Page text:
Send to

Choose Destination
Diabetes. 1998 Jul;47(7):1006-13.

Constitutive activation of protein kinase B alpha by membrane targeting promotes glucose and system A amino acid transport, protein synthesis, and inactivation of glycogen synthase kinase 3 in L6 muscle cells.

Author information

Department of Anatomy and Physiology, University of Dundee, Scotland, UK.


Phosphatidylinositol 3-kinase (PI 3-kinase) has been implicated in the regulation of numerous cellular processes, including the insulin-induced regulation of glycogen synthase kinase 3 (GSK-3) and glucose transport. The hormonal-induced inactivation of GSK-3 is mediated by protein kinase B (PKB), a downstream target of PI 3-kinase, whose involvement in other insulin-stimulated responses remains poorly defined at present. In this study, we investigated whether the uptake of glucose, system A amino acid transport, and cellular protein synthesis are regulated by PKBalpha in L6 skeletal muscle cells. L6 cells stably overexpressing wild-type PKBalpha (wtPKBalpha) or a constitutively active membrane-targeted PKBalpha (mPKBalpha) showed a 3- and 15-fold increase in PKB activity, respectively. Both wtPKBalpha and mPKBalpha expression led to a significant increase in the basal uptake of glucose and methyl-aminoisobutyric acid (a substrate for the system A amino acid transporter), at least to a level seen in control cells treated with insulin. The stimulation in glucose transport was facilitated, in part, by the increased translocation of GLUT4 to the plasma membrane and also through an increase in the cellular synthesis of GLUT3. In the absence of insulin, only muscle cells expressing the constitutively active PKBalpha showed a significant increase in protein synthesis and an inhibition in GSK-3. Our results indicate that constitutive activation of PKBalpha in skeletal muscle stimulates the uptake of glucose, system A amino acids, and protein synthesis and promotes the inactivation of GSK-3. These observations imply that PKBalpha may have a role in the insulin-regulated control of these processes in skeletal muscle.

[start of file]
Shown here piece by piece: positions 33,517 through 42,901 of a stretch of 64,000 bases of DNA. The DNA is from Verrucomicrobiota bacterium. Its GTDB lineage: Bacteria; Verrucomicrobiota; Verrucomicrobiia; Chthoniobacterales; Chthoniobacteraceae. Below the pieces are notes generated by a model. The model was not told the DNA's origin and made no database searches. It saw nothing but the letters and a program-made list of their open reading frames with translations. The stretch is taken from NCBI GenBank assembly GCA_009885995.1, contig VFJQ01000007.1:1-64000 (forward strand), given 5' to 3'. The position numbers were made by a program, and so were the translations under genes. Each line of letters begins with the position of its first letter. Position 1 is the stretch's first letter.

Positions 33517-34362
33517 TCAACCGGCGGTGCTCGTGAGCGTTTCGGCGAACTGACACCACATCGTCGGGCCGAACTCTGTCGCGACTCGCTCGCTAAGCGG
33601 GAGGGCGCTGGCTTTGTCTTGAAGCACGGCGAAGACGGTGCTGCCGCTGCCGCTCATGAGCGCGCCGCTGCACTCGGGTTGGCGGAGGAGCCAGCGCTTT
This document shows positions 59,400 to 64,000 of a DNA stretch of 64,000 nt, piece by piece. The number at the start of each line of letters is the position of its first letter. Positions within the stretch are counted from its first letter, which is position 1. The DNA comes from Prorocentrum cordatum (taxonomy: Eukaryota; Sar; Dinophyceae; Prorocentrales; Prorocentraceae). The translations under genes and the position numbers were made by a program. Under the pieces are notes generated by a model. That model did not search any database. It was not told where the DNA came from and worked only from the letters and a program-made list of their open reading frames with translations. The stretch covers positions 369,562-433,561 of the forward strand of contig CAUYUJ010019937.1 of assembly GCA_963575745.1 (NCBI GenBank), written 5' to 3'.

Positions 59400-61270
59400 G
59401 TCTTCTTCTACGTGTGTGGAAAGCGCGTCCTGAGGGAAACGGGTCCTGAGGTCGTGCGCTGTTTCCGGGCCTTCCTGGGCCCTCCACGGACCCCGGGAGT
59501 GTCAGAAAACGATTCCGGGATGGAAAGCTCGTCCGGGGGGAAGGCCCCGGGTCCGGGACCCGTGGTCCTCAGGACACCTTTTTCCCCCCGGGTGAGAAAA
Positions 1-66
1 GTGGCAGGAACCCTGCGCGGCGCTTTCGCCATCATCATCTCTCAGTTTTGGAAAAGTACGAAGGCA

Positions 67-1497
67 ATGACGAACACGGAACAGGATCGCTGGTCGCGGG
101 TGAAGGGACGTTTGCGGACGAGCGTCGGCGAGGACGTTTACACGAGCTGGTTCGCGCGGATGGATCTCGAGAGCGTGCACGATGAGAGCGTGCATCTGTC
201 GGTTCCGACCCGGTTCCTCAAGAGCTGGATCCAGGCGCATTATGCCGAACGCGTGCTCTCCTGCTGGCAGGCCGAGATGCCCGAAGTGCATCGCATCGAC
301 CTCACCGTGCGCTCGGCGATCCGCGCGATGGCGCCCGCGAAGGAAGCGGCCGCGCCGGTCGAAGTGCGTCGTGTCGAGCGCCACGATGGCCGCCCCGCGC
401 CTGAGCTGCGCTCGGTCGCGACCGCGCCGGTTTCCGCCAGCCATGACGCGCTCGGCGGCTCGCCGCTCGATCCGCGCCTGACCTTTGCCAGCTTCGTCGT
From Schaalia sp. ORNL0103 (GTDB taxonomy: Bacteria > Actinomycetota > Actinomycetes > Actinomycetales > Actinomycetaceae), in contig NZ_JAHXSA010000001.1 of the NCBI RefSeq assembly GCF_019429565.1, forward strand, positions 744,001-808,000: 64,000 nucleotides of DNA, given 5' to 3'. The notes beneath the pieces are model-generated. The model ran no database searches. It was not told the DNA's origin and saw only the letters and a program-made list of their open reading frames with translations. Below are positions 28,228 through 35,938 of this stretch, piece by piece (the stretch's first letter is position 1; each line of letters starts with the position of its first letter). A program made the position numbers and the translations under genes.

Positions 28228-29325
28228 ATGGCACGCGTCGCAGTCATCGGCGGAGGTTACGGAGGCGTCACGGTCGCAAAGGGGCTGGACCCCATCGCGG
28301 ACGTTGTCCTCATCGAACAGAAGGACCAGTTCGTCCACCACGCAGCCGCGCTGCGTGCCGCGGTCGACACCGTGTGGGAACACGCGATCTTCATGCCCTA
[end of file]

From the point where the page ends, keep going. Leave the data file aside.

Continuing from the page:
[Indexed for MEDLINE]

Supplemental Content

Full text links

Icon for HighWire
Loading ...
Support Center